Carolyn Curtin moved to Asbury Park in 2002 and fell in love with a late Victorian house with a falling-down porch and heaven knows what other problems. She knew nothing about construction, but borrowed a level from a crew rehabbing a building across the street to check it out.
“I walked all three stories and threw down the level; everything was spot on,” she said. She bought the house at auction for 9,000 and began fixing it up. Then she fell in love with her plumber.
Today, Ms. Curtin, 55, has parlayed both romances into a business called Salvage Angel by the Sea. In a former Canada Dry warehouse on the west side of the city, she and her partner, Brett Holloway, collect the architectural fragments of Asbury Park’s upheaval for others to repurpose.
“I couldn’t bear to see everything clear-cut and knocked down and thrown into the heap,” she said.
Ms. Curtin is one of the risk-takers who moved to this historic oceanfront resort when it was a capital of crime, drugs and disappointment. Many came, as she did, for the music and art scene that thrived amid the erosion, with small businesses giving the community its character as a culturally rich outlier on the Jersey Shore.
Now that large-scale development has finally taken off after a few false starts, the streets are safer (crime dropped by 13 percent last year) and Asbury Park is attracting more affluent weekend and full-time residents. Stalwarts like Ms. Curtin are poised both to profit from and mourn the transformation.
On the one hand, median home values have risen 42 percent in the last five years. Instead of eyesores, visitors see retrofitted historic buildings like the three-year-old Asbury Hotel, built in a former Salvation Army boardinghouse, and new construction like Asbury Ocean Club, a luxury condominium-and-hotel complex slated to open this summer. The once-desolate boardwalk and shabby downtown have become vibrant retail corridors.
On the other hand, the rising cost of rent, goods and services is putting a squeeze on the population of 16,000 — 30 percent of whom are living below the poverty line — and, some say, threatening the quirky energy that makes Asbury Park unique.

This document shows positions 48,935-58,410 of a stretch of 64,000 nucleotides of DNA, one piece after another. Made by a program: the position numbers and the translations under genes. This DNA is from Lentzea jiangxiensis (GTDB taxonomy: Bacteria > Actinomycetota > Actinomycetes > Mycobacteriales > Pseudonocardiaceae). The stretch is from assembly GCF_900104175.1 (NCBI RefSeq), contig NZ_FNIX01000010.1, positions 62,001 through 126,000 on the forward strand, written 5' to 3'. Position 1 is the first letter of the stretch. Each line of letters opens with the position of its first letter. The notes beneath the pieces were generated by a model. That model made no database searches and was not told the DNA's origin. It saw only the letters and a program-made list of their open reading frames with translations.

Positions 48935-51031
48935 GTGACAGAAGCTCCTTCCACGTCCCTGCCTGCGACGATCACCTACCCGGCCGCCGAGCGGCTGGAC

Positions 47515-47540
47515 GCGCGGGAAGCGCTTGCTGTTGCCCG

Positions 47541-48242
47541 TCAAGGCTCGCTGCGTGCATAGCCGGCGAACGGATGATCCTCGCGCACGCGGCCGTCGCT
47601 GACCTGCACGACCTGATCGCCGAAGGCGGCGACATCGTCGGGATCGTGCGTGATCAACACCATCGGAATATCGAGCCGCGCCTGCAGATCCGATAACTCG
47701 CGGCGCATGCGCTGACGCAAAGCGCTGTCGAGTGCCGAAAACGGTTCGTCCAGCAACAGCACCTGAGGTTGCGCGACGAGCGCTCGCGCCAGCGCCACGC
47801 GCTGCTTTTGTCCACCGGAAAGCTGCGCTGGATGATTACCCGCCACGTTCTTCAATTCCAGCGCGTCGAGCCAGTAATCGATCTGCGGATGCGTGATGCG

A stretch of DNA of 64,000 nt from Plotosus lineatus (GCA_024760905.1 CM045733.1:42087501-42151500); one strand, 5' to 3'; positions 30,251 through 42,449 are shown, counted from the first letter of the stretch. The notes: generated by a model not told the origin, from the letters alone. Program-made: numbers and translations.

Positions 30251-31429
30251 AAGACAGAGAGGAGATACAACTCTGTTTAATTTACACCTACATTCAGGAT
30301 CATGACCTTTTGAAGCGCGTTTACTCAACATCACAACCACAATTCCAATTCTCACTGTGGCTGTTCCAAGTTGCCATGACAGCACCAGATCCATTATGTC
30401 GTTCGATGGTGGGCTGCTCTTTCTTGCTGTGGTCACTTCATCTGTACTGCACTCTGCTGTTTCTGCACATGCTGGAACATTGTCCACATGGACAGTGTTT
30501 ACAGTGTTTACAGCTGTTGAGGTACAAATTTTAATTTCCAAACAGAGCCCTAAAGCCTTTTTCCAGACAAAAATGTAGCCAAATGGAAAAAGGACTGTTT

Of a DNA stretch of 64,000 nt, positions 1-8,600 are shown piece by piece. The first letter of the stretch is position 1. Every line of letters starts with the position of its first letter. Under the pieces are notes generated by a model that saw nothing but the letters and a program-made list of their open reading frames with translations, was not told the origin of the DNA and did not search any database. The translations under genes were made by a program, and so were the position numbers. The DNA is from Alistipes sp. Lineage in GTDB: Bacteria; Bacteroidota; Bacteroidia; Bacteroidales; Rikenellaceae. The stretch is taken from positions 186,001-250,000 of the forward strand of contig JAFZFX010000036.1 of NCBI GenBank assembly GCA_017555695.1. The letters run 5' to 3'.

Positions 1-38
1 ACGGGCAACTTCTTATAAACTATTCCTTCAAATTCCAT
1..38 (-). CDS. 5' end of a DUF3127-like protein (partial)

“What you’re seeing now is revitalization, but also gentrification,” said Amy Quinn, Asbury Park’s deputy mayor. Referring to the demographics of the people who arrived a decade ago or more, she said, “We’re constantly figuring out how to make sure the black, gay, artist and small-business community who came here before this revitalization can remain here.”
One strategy is to push for upward of 20 percent affordable housing in new developments, including those near the ocean, Ms. Quinn said. (A 2002 plan approved by a former city administration called for 3,200 residential units on the waterfront, but made no stipulations for affordability.)
The City Council has also written an ordinance that lets only primary homeowners rent out rooms over short periods. The aim is to prevent outside investors from buying properties to run as seasonal lodgings, when they could be occupied by residents supporting the economy year-round.
In a city with an unemployment rate of 5.7 percent, Ms. Quinn and her colleagues urge new businesses to train and hire locally. She commended iStar, Asbury Park’s leading developer, for doing “work force development on steroids,” but questioned whether a property like the developer’s Asbury Ocean Club, with units listed for as much as million, is the right fit for the community.